This Java library is a secure, lightweight SDK that integrates a frictionless user verification process into existing native mobile applications. The Auto Verify SDK allows mobile apps to use TeleSign's proprietary auto verification service to verify a user's device and phone number. The service securely sends a voice call or SMS to the user's device and automatically verifies the number. Using the SDK, your mobile app can invoke the following types of verification: Auto Voice verification, which sends a voice call and Auto SMS verification, which sends an SMS message. It integrates a frictionless user verification process into existing native Android applications. It allows mobile applications for Android to use TeleSign's proprietary auto verification service to verify an end user's device and phone number without embedding the authentication credentials in the application where they can be easily hacked and taken. TeleSign provides a way to build communications and account security into your web and mobile apps. It is a cloud communications platform that empowers Web and mobile app developers the ability to build powerful and secure communication products using a dynamic platform with a large global network. TeleSign supports numerous use cases from SMS and voice messaging, two-factor authentication (2FA), one-time passwords (OTPs), data intelligence, fraud scoring and more.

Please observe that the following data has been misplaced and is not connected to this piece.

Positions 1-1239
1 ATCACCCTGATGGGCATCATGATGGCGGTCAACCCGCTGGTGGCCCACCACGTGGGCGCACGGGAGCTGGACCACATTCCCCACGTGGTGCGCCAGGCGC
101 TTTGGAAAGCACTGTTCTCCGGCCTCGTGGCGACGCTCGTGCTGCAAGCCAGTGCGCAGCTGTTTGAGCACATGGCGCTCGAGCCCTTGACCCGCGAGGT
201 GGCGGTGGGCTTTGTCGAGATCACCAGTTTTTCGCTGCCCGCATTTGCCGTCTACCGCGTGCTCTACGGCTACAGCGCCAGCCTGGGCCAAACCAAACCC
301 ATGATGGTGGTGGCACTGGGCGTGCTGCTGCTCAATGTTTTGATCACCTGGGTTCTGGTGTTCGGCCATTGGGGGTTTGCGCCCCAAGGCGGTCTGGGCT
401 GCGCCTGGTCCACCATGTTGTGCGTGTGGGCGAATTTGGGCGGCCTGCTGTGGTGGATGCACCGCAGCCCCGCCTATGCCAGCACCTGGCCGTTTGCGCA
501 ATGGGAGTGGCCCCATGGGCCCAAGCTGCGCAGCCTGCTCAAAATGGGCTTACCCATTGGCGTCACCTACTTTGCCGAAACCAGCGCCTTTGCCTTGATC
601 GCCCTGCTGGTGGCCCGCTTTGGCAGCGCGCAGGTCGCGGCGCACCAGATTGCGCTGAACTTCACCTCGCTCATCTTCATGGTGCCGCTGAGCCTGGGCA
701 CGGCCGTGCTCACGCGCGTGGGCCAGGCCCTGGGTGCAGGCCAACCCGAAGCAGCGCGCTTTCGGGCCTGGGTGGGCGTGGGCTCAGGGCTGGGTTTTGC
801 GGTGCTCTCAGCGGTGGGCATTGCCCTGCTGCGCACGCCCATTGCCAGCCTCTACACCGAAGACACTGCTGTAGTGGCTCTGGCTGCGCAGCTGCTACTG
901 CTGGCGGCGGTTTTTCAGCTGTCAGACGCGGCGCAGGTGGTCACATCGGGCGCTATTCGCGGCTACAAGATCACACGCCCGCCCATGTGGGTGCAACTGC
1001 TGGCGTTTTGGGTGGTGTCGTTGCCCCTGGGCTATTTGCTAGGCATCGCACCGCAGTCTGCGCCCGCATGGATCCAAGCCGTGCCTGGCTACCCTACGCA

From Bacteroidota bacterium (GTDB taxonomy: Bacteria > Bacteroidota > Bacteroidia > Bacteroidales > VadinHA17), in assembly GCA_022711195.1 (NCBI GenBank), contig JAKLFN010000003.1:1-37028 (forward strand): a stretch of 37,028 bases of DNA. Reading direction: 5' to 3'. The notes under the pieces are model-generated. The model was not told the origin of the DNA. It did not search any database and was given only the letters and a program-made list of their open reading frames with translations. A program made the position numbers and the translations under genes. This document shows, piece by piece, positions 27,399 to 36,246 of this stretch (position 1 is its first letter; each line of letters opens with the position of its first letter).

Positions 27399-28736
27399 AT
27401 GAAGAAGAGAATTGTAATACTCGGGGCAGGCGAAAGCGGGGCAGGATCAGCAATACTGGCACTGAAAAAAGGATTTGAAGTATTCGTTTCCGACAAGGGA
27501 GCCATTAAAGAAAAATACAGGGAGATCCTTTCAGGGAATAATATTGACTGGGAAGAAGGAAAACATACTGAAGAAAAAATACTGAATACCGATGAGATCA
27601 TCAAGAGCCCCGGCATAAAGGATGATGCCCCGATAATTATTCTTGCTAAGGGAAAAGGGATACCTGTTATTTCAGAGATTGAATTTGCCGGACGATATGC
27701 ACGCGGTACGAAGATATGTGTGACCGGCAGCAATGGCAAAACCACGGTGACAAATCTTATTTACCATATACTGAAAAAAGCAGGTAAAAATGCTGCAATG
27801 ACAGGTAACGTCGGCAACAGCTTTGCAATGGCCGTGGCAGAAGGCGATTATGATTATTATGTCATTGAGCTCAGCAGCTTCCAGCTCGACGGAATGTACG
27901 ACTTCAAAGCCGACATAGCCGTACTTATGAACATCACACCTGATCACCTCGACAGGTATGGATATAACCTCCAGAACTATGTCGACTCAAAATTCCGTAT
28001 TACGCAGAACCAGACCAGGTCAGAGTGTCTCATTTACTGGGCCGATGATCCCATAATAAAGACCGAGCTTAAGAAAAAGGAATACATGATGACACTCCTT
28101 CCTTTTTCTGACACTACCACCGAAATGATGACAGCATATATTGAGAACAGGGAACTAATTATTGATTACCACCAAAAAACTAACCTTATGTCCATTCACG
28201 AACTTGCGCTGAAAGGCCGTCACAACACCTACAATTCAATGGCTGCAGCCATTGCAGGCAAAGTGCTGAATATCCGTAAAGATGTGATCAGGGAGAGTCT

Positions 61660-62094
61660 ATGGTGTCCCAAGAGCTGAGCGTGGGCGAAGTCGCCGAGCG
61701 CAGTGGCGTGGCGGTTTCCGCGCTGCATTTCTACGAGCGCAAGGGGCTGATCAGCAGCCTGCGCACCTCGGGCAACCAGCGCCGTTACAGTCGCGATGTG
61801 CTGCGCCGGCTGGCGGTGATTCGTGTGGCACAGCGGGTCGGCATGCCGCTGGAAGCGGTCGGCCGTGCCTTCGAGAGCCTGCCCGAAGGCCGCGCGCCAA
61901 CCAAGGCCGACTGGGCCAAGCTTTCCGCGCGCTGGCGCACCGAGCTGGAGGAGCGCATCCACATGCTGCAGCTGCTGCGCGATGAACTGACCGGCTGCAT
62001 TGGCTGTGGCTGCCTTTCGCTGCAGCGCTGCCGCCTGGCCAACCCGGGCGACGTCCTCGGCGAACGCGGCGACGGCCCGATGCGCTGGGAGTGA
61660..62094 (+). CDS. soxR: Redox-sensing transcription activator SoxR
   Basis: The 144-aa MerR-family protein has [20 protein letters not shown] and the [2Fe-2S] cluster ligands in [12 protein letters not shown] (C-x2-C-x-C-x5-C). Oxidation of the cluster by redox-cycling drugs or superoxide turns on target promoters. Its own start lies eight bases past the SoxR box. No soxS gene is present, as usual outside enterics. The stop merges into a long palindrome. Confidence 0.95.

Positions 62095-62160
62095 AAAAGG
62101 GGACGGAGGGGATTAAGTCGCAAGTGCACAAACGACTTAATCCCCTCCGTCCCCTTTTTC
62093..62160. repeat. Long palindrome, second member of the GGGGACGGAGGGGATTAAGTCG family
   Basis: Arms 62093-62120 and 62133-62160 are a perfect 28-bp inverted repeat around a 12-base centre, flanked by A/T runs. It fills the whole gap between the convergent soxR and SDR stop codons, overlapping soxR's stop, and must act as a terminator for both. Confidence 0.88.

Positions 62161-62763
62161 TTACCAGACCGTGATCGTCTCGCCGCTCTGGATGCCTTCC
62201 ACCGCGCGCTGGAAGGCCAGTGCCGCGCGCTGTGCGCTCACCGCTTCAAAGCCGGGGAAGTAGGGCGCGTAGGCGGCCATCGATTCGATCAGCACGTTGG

A few years back Google introduced ML Kit, an SDK that lets mobile developers add machine learning to their apps. Recently, Google announced two new APIs (Entity Extraction and Selfie Segmentation) would be added to ML Kit to allow developers to create richer in-app experiences.
Facebook added an application settings dashboard to give users a way to see what information is available to apps. The move makes very clear what was previously murky. The result should be users who are more likely to trust your applications, because it's harder for others to get away with tricking them into permission.
The team at vpnMentor has discovered an issue that left exposed millions of records containing personal data belonging to the customers of an international fitness retailer. Decathlon, a sporting goods retailer based in France, operated the ElasticSearch server at the center of the debacle.